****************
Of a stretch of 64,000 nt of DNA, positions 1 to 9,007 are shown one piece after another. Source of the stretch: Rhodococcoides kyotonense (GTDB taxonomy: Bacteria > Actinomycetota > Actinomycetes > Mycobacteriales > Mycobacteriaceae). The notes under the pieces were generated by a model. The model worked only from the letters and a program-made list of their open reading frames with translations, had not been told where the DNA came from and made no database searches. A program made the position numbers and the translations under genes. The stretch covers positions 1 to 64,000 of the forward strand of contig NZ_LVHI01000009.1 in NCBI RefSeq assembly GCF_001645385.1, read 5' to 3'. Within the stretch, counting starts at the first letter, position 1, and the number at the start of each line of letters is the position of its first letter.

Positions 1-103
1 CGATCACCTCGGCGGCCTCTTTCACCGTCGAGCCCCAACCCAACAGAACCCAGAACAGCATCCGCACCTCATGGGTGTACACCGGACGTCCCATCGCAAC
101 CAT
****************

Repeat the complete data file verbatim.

Of a stretch of 64,000 nt of DNA, positions 1 to 9,007 are shown one piece after another. Source of the stretch: Rhodococcoides kyotonense (GTDB taxonomy: Bacteria > Actinomycetota > Actinomycetes > Mycobacteriales > Mycobacteriaceae). The notes under the pieces were generated by a model. The model worked only from the letters and a program-made list of their open reading frames with translations, had not been told where the DNA came from and made no database searches. A program made the position numbers and the translations under genes. The stretch covers positions 1 to 64,000 of the forward strand of contig NZ_LVHI01000009.1 in NCBI RefSeq assembly GCF_001645385.1, read 5' to 3'. Within the stretch, counting starts at the first letter, position 1, and the number at the start of each line of letters is the position of its first letter.

Positions 1-103
1 CGATCACCTCGGCGGCCTCTTTCACCGTCGAGCCCCAACCCAACAGAACCCAGAACAGCATCCGCACCTCATGGGTGTACACCGGACGTCCCATCGCAAC
101 CAT